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\[\large 0=\frac{ r-2700 }{ r^2 }+62 \pi r\]
You are trying to find the area of a radius?
Sorry I meant the area of a circle.

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No it's an optimization problem I am trying to do, I just need to solve for 'r'
Oh I thought that because the formula to finding the area of a circle,you have to first square the radius and then multiply it by pi (r^2)3.14.
Multiply everything by r^2. Then factor out an r. From there it's a quadratic.
Oh my bad. You actually get a cubic.
top and bottom or just top?
Multiply everything by r^2. When you multiply the fraction, multiply on top.
\[r^2 or \frac{ r^2 }{ r^2 }\]
Just r^2
yeah so woulnt that cancel out with the fraction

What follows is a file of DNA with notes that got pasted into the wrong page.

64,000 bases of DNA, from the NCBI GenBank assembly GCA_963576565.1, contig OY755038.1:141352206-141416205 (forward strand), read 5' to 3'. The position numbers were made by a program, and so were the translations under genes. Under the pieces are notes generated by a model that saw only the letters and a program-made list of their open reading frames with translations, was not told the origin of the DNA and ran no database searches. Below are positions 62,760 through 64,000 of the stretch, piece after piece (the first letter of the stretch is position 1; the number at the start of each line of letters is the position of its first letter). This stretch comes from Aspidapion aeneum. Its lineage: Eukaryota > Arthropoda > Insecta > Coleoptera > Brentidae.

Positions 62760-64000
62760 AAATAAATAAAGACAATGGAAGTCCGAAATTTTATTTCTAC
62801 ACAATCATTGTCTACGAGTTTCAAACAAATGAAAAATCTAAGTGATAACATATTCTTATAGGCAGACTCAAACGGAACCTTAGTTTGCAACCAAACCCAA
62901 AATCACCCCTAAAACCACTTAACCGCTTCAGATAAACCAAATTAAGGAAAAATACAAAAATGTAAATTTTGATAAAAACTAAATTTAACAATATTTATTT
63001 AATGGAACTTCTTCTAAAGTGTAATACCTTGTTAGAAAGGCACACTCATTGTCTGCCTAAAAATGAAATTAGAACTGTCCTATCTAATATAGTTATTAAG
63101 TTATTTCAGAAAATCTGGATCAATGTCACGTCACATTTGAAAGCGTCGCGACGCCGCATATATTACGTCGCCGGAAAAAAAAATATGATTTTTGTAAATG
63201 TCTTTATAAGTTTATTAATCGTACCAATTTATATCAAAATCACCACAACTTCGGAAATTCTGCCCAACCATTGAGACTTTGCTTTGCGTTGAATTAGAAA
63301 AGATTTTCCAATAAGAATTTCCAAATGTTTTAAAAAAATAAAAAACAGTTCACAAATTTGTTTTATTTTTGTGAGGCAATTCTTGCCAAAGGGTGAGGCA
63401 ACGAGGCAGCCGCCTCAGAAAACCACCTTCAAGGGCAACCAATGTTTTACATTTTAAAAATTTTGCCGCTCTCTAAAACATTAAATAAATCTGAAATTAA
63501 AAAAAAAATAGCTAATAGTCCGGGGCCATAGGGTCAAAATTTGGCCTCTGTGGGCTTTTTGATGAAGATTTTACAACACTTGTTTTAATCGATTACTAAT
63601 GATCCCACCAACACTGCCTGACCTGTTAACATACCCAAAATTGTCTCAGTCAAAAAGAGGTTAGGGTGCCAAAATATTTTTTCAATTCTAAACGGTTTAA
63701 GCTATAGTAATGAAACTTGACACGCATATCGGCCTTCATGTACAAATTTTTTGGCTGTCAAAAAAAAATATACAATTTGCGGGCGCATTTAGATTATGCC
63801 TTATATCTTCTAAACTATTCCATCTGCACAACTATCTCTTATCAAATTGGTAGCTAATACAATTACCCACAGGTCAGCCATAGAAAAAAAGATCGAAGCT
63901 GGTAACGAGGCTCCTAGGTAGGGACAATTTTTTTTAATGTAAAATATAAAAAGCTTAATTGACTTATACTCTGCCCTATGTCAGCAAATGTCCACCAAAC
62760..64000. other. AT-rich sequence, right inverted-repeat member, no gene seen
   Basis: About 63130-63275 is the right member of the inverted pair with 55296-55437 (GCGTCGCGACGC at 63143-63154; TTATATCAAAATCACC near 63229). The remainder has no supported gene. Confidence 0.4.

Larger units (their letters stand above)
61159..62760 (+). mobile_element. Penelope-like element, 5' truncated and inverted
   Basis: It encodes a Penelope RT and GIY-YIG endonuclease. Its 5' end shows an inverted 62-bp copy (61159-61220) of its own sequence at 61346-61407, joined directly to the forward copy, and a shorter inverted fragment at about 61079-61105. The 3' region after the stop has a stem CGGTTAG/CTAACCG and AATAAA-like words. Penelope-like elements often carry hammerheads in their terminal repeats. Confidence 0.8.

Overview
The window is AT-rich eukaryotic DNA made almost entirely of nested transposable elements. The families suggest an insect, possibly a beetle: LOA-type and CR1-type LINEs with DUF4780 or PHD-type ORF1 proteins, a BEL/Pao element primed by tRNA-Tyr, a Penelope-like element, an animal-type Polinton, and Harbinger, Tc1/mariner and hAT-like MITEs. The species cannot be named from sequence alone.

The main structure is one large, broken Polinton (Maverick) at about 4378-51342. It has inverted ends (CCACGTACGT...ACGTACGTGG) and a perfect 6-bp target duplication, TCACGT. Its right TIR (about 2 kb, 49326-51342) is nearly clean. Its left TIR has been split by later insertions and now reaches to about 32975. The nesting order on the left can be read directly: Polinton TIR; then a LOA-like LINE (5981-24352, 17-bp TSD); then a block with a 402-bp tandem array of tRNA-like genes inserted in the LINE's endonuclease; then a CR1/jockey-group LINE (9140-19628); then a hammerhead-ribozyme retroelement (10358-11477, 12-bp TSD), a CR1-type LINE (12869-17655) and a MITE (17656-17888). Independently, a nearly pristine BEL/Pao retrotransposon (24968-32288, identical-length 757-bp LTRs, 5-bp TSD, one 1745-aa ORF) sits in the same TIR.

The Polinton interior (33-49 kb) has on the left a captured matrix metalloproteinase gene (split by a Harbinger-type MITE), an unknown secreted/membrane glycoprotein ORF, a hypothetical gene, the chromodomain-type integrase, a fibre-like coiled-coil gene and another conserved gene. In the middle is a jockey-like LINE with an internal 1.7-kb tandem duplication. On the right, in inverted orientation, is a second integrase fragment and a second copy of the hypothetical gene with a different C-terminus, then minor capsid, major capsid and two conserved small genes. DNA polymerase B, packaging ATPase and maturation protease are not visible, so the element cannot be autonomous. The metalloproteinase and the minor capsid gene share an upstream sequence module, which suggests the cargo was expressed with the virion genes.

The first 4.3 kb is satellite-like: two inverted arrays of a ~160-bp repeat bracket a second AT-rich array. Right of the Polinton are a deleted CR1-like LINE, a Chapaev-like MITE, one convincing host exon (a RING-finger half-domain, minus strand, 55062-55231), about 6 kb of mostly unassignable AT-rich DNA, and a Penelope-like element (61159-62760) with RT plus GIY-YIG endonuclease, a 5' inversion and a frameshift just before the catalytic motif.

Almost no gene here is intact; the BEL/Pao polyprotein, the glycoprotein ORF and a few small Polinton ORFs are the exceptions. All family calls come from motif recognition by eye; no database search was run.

Yes =) That's the point. It gets r out of the denominator.
ohh i thought you were also telling me to muktiply the top by r^3 so the function would be diff, i misunderstood
\(\huge 0 = \frac{r-2700}{r^2} + 62\pi*r\) multiply everything by r^2 \(\huge (0)*r^2 = (\frac{r-2700}{r^2})*r^2 + (62\pi*r)*r^2\)
Gives: \(\huge 0 = r-2700 + 62\pi*r^3\)
And honestly from there your best bet is to use a cubic solver of some sort. Wolfram Alpha should do just fine.
|dw:1371520632051:dw| yeah but the thing is like during an exam i cant use it :P
Are you sure the question is correct?
I suggest you double check, because you will not solve this without the aid of wolfaplha
here is the question and my solution
1 Attachment
I suggest you take a look at this http://gbbservices.com/math/cubic.html
Okay on the step where you take C', you make incorrect use of the quotient rule. The derivative of the top will be 0.
The correct derivative is: \(\Large C' = \frac{-27900}{r^2} + 62\pi*r\)
Set the derivative equal to 0 and solve: \(\Large \frac{-27900}{r^2} + 62\pi*r = 0\) \(\Large (\frac{-27900}{r^2} + 62\pi*r)*r^2 = 0*r^2\) \(\Large -27900 + 62\pi*r^3 = 0\) \(\Large 62\pi*r^3 = 27900\) You good from there?

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